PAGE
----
In the 15 years that 4 Star Restaurant Group has been in operation in Chicago, the company has never closed a restaurant. That’s a feat to be celebrated in a crowded and competitive on-premise market like the Windy City, and it’s one that isn’t lost on 4 Star’s executive team. Launched by cousins Doug and Michael Dunlay in 2003 with the debut of the American grill Dunlays on Clark in Chicago’s Lincoln Park neighborhood, 4 Star now operates nine concepts and manages 11 venues overall, with a 12th set to open this spring.
Revenues topped $30 million for 4 Star Restaurant Group in 2017, with beverage alcohol comprising between 35% and 40% of total sales. Wine is a category leader, as 4 Star operates two wine bars, a pizza and wine venue, and an elevated dinner concept, though spirits and beer also hold considerable shares of the drinks business. The company emphasizes hospitality and caters to Chicago locals, who laud 4 Star’s restaurants for their upscale, approachable atmospheres.
“We focus on the neighborhoods that we’re in, and we have always wanted to be the place that locals feel comfortable visiting three, four, or five times a week,” says 4 Star cofounder Josh Rutherford. “We’re very involved with the day-to-day operations of the venues and are constantly talking about new things we can do in our spaces. As owners, we all live in neighborhoods near the restaurants, and we’re in our restaurants every single day. That’s how we’ve built our image.”
The Dunlay cousins brought in Rutherford and Derek Rettell—both longtime restaurant industry professionals—early on, and together the foursome has built a formidable on-premise business in Chicago. Modern American fare shines in venues like Remington’s and The Windsor, while global cuisine is highlighted at the upscale Ella Elli, and Tex-Mex takes center stage at Tuco and Blondie. Along with these, 4 Star operates the barbecue venue Smoke Daddy; the comfort food-focused Crosby’s Kitchen; the bar and grill concepts Dunlays On Clark and Dunlays On The Square; the pizzeria wine bar Frasca; and two units of bistro D.O.C. Wine Bar. A second Smoke Daddy will open this spring in the new Hotel Zachary near Wrigley Field.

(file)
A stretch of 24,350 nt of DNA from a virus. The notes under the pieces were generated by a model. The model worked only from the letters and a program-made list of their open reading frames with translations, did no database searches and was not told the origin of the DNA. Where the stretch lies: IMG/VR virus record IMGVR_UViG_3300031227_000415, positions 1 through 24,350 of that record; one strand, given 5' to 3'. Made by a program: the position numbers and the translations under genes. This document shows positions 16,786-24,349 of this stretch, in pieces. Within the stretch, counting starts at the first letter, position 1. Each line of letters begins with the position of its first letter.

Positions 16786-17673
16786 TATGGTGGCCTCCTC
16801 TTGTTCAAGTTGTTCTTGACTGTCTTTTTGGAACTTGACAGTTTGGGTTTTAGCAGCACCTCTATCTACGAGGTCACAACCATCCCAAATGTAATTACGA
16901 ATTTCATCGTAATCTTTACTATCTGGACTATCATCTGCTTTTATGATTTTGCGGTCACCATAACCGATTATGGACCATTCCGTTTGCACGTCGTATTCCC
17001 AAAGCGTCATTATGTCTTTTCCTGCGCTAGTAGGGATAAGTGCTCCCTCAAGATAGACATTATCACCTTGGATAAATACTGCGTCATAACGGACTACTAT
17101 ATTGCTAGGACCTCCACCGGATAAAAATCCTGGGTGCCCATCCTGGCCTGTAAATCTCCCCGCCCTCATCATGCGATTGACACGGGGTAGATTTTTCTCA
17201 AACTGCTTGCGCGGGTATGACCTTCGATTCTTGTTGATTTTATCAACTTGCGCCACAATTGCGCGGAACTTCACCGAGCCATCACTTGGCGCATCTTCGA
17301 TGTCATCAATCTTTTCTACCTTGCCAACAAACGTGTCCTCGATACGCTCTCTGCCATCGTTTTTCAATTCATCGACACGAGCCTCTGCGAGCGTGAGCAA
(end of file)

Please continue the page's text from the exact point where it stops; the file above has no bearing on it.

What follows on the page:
“No one thought we’d get to 12 restaurants,” Rutherford says. “As we’ve grown we’ve felt more comfortable jumping on opportunities. Some of the biggest changes for us have been our roles. In the beginning we were the general managers and chefs and we were in the restaurants for long hours every day. Now we have people in those positions so we can step back and help push the ball forward to keep the venues fresh and new.”
For 4 Star Restaurant Group, staying mindful of the neighborhood for each restaurant locale is paramount. Rutherford says the company has always tried to find sites that are close to stops on the Chicago “L” train system so that their venues are easily accessible for city residents. “That’s where the more heavily populated areas of the neighborhoods are,” Rutherford adds. “We’ve seen great success with that.”
Tony Burger, 4 Star’s director of operations, describes the company’s venues as neighborhood staples. “We’ve integrated ourselves into communities,” he explains. “We select locations that are cornerstones in each neighborhood. We’ve built the backbone of our restaurant group on being associated with Northside neighborhoods, and in the last couple of years we’ve jumped into the competition by adding two downtown locations and by streamlining our cuisine with more modern offerings.”
The globally focused Ella Elli is 4 Star’s most upscale venue. Located in Lakeview, Ella Elli’s menu includes charcuterie and toasts, pizza and pasta, and seafood and meat dishes. Standouts include Mediterranean sea bass with blistered cherry tomatoes, garlic, and chilis; and lamb scottadito with herbed yogurt and harissa (entrées range from $12-$29). Ella Elli’s beverage program is equally international. Cocktails ($12) include the Pom Spritz, made with Francesc Ricart Brut Cava, Solerno Blood Orange liqueur, house-made tarragon syrup, and pomegranate juice, and the Mezcal Penicillina, comprising Montelobos mezcal, Barrow’s Intense Ginger liqueur, house-made grapefruit cordial, and lime juice. These are joined by local craft beers and international brews ($6-$12), as well as roughly 40 wine labels ($7-$11 a 3-ounce glass; $10-$18 a 6-ounce glass; $40-$112 a 750-ml.).
Mexican-inspired Tuco and Blondie is another departure from 4 Star’s traditional American grill format. The Southport Corridor venue serves Tex-Mex fare and does a robust Margarita business, selling more than 100 Margaritas a day. Food ranges from Yucatán crispy pork ribs to fajitas, tacos, and enchiladas (entrées are $12-$24), and the restaurant lists seven Margarita varieties. Tuco and Blondie’s Classic Margarita is made with Piedra Azul Reposado Tequila, Bols Triple Sec liqueur, lime juice, and agave syrup, while the Cadillac version comprises Don Julio Reposado Tequila, Cointreau and Grand Marnier Cordon Rouge liqueurs, lime juice, and agave syrup. The venue’s other cocktails include a Michelada, a Paloma, and signature creations (cocktails are $7-$14). Mexican beers and sipping mezcals and Tequilas also have a place on the menu.